Malaysians rate the BM in political media statements. Some confirm the failure of SPM
Translated from our sister site BM Soscili; Click on here to see the original article in BM.
BM teachers across Malaysia took up arms after reading a media statement from the Perak wing of MUDA, released on March 30, 2022, which was rejected for lack of formality and various clerical errors:
But truth be told, it’s not like it’s the first time we’ve seen grammatical errors in press releases; some of the ones we’ve seen in the past would be enough for Cilibos to send a warning letter if one of us did.
Some of these can be a little picky, but keep in mind that media statements should be written in a formal tone, and not like one of those short stories you used to do in school. Here are the press releases we found that contained errors (whether related to grammar, sentence structure, or misinformation):
1) The statement to the media by Syed Saddiq who obtained only 29 points out of 100
Here is a throwback to 2018, when Syed Saddiq was still Minister of Youth and Sports. Netizens trolled Saddiq after he released a statement to the media titled “Regarding the issue of allowing the U-23 national football team to participate in the 2018 Asian Games”. The reason? His statement to the media contained grammatical errors, “unnecessary” sentences and “combative” language.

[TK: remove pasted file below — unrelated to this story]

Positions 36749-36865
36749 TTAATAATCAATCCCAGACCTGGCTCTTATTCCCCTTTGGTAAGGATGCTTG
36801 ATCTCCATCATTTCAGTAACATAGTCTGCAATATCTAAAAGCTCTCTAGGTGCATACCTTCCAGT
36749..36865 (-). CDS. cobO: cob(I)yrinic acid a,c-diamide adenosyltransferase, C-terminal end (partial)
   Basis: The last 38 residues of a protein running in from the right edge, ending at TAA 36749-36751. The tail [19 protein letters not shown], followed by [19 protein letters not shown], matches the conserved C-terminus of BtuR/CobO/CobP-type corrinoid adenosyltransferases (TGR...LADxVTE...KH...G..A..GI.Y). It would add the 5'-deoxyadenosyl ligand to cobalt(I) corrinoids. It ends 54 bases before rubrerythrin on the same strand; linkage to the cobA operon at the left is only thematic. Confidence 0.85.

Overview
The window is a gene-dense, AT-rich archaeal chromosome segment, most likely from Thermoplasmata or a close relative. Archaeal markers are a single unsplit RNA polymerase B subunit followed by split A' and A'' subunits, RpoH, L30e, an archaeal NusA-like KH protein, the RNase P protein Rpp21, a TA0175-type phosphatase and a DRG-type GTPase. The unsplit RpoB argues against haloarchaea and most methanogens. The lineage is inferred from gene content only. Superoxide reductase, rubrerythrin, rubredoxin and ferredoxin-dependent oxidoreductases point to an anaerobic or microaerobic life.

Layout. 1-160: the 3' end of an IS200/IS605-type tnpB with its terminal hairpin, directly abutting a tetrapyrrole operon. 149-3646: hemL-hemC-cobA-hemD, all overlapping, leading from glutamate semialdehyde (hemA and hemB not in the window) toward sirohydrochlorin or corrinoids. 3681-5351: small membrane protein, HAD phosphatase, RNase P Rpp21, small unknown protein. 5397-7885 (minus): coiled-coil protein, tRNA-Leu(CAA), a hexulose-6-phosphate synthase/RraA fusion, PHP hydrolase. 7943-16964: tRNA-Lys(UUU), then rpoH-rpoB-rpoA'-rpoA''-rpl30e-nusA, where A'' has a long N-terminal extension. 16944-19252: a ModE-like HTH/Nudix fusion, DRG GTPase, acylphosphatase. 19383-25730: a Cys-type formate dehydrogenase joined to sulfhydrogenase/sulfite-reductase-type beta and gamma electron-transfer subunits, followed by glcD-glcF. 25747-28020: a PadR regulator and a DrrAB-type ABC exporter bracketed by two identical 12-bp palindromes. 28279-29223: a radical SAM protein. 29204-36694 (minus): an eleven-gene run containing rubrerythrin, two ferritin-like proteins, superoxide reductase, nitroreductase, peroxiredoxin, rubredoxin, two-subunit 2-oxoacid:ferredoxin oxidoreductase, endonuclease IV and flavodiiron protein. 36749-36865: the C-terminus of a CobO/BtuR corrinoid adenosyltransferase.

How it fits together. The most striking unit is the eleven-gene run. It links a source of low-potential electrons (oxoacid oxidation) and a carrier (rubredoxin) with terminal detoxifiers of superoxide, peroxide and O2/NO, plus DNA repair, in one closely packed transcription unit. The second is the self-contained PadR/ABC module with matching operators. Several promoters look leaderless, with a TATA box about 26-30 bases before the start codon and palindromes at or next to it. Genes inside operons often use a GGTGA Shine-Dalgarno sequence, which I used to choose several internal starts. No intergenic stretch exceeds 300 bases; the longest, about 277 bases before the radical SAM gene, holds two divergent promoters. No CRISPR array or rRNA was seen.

True to form, the Malaysian meme page Tentera Troll Kebangsaan Malaysia (TTKM) made him the butt of their Facebook jokes, giving him a 39/100 for grammar and sentence structure. They added that the whole statement could have been shortened by 7 paragraphs to only 3.
Adding salt to the wound was Harimau Malaya (Malaysian national team) themselves, who made themselves heard through their Facebook page, deduct same more points and tell Syed Saddiq to replace the media officer responsible for the “messy” writing:
“You even got the facts wrong. Minus 10 points. Sum: 29/100. » – Harimau Malaya Facebook Page
LOL. Rajin betul cikgu BM ini. pic.twitter.com/yJ16cyGshK
— TuanMasbro Babahmu Turoi Bongkersz (@bonqkersz) July 23, 2018
2. Azmin Ali’s Statement to the Media: Getting Kedah’s Name Wrong…Twice
On May 28, 2020, when Azmin Ali served as Minister of International Trade and Industry (MITI), he scheduled a working trip with the new Chief Minister of Kedah, Muhammad Sanusi Md Nor. He thus issued a Press release to make it known.
Although grammatically correct, Azmin’s statement contained multiple errors in The official honorary titles of Kedah State and the title of Chief Minister. Which, you know, isn’t exactly a good look when you’re trying to impress the head of said state. 3 errors have been spotted by Internet users:
Yes, as it turns out, ‘Kedah Darul Aman’ was misnamed as ‘Kedah Darul Makmur’ (Honorary State of Pahang), while their State Seat ‘Wisma Darul Aman’ was misspelled as ‘Kedah Darul Iman’ (Honorary State of Terengganu). So, both times they got the wrong state name.
In addition to this, the title of ‘kedah Prime Minister’ was written as ‘Kedah Minister’. Which is admittedly a little finicky, but remember this is a formal write-up, not a conversation with your local mamak.
But after being set on fire on social media, Azmin Ali went back on his statement to the media. And I hope his public relations manager does too.
3. Dong Zong & Jiao Zong’s Media Statement: Several Conjunction Errors